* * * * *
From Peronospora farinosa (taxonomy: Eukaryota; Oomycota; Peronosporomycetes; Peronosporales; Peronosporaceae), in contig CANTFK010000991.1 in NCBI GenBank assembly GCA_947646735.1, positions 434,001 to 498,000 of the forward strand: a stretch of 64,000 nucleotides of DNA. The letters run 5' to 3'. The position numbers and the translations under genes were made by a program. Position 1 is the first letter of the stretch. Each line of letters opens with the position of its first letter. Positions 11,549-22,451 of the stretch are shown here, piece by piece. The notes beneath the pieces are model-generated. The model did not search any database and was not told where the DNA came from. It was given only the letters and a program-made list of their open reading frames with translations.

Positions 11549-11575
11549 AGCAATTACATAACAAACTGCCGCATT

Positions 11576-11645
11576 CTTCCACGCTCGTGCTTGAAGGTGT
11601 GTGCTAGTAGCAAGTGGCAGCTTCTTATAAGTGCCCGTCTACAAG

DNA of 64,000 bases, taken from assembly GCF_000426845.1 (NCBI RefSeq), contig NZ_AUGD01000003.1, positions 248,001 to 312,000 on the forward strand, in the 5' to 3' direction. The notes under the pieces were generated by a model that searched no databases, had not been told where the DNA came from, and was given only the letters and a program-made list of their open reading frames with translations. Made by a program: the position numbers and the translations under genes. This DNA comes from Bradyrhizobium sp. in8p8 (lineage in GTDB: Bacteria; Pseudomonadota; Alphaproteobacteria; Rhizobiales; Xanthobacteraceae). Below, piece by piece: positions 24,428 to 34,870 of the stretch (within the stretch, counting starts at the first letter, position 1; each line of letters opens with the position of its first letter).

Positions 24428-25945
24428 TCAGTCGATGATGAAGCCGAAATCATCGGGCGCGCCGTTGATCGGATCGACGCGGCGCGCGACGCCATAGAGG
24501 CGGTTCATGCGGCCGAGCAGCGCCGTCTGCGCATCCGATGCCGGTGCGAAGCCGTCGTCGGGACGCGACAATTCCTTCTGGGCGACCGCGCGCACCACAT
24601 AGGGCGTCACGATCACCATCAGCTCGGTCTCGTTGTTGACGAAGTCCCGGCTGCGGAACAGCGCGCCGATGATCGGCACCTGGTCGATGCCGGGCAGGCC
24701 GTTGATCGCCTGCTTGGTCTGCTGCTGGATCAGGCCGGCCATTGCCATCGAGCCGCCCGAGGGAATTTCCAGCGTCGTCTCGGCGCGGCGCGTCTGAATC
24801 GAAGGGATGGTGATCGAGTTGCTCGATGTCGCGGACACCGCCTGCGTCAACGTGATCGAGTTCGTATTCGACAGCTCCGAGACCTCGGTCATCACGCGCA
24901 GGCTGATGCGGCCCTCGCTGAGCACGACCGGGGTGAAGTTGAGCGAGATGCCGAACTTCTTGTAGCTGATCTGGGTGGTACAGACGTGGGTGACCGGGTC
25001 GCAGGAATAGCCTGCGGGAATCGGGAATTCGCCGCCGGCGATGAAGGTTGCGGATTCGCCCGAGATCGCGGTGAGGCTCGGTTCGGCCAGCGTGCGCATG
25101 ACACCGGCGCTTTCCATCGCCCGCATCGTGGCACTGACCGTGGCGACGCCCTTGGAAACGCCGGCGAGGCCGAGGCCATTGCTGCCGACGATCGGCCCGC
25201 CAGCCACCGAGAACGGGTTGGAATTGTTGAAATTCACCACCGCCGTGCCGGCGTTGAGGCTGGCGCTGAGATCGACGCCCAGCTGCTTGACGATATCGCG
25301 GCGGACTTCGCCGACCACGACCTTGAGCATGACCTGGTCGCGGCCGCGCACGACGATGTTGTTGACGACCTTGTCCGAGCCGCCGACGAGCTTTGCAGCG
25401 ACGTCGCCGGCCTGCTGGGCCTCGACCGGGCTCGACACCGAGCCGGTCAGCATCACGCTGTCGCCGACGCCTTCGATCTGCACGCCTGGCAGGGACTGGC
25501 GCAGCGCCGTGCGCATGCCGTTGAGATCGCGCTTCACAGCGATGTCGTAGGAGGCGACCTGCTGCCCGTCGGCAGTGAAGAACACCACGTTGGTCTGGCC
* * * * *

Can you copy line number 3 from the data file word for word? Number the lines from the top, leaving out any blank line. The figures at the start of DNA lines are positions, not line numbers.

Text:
11549 AGCAATTACATAACAAACTGCCGCATT